Julia Jaekel, University of Tennessee Knoxville – Refugee Mother’s Child Care Practices

Rubin, Julia JŠkel, Julia JŠkel erforscht die kognitiven Leistungen von FrŸhgeborenen im Grundschulalter. Bei Veršffentlichung des Bildmaterials ist als Bildnachweis © RUB, Foto: Schirdewahn zu nennen. .

There are more refugees than ever before – what does this mean for refugee mothers?

Julia Jaekel, Assistant Professor in the Department of Child and Family Studies at the University of Tennessee Knoxville, explains why keeping homeland child caring practices should be important for all refugee mothers.

Dr. Julia Jaekel is an Assistant Professor in the Department of Child and Family Studies at the University of Tennessee Knoxville. She studied developmental psychology and received her PhD titled “Familial developmental factors of Turkish immigrant and German preschool children” from the Ruhr-University Bochum (Germany) in 2008. From 2009-2010 she worked as a postdoc with Prof. Dieter Wolke at the University of Warwick (UK) and then returned to Germany to work at the University Hospital in Bonn (Germany) and the Ruhr-University Bochum until July 2015. Her research is interdisciplinary and often combines multiple methods such as behavioral, cognitive, academic, neurological, and physiological assessments to understand long-term developmental mechanisms of vulnerability and resilience in individuals facing socio-cultural and/or biological adversity.

Refugee Mother’s Child Care Practices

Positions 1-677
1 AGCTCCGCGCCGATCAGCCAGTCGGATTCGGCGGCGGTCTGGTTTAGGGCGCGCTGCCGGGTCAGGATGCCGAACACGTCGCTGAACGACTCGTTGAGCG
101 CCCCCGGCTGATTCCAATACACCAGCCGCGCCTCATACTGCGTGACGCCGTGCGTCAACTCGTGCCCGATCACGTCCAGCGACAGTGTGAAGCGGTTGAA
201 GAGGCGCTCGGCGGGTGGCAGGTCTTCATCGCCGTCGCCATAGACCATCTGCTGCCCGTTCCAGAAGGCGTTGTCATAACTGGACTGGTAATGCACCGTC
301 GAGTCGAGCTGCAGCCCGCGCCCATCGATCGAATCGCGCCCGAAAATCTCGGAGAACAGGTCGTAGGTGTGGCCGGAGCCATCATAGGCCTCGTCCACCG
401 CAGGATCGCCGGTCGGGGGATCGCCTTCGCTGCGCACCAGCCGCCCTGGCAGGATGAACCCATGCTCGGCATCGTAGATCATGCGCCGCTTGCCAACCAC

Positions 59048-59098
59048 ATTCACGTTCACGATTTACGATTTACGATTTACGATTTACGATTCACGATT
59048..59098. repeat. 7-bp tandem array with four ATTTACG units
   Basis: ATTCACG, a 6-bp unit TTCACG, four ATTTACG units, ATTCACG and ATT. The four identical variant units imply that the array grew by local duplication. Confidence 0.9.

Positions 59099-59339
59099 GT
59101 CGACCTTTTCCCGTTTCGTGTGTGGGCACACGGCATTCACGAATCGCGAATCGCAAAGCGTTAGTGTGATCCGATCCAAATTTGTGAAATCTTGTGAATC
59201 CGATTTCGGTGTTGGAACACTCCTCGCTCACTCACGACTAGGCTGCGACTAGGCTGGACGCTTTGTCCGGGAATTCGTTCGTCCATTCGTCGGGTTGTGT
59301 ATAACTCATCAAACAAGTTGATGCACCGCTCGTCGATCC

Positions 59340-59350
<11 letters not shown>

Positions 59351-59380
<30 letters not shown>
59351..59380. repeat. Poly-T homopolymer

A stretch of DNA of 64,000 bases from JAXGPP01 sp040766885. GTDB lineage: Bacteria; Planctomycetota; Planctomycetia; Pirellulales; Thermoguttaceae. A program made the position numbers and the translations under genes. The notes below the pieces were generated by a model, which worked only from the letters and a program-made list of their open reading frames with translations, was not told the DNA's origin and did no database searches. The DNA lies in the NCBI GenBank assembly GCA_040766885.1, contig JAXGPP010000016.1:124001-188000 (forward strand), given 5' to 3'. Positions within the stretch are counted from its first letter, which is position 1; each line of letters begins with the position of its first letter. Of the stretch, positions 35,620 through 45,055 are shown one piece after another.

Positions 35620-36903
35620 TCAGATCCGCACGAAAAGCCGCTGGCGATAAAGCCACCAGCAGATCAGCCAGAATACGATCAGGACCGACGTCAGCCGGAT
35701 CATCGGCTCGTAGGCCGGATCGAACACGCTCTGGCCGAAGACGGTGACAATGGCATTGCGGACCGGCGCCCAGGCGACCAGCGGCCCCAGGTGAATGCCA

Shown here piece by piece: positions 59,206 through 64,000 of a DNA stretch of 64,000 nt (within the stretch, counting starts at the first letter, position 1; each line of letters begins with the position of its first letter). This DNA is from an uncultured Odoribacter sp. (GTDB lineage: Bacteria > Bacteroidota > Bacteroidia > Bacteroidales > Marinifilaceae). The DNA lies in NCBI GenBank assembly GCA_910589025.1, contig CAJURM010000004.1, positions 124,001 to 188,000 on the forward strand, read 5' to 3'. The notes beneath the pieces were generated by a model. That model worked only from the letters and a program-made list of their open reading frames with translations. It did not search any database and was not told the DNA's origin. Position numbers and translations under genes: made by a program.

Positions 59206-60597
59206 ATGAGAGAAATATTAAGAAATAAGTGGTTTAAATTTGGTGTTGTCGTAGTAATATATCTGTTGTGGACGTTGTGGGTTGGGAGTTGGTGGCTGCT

Our world currently has the largest refugee population ever reported. Refugee mothers are giving birth and raising infants under scarce conditions characterized by chronic stress and traumatic experiences, malnutrition and lack of access to health care. This may cause an increased risk to give birth preterm, in particular among African refugee women.

How can we support the long-term health and wellbeing of refugee infants?

In our current study, we are asking African refugee mothers and mothers living in Africa how they take care of their infants. We know that infants who were born too soon can thrive when they receive breastmilk and when their parents provide skin-to-skin contact (called kangaroo care), for example. We also know that baby carrying and skin-to-skin is traditional and frequently practiced in African cultures. Unknown is, however, to what extent refugee mothers maintain their traditional practices after resettling in a Western culture such as the United States or Germany, where skin-to-skin is not common and breastfeeding not a given.

Our initial findings suggest that African refugee mothers gradually adapt their infant care practices to the customs and standards in their new host societies. This means they may carry their infants less frequently on their bodies, because they use strollers, for example, and they may decide to bottle-feed.

Given clear-cut scientific evidence that skin-to skin and breastfeeding are beneficial for infants’ long-term development our aim is to learn more about why African refugee mothers change their traditional care practices. How can we encourage them to hold on to their traditions instead? And what can we as Western parents adopt that would benefit our infants as well?

There is much to be done for individual children’s future while 43 million people are displaced from their original homes.

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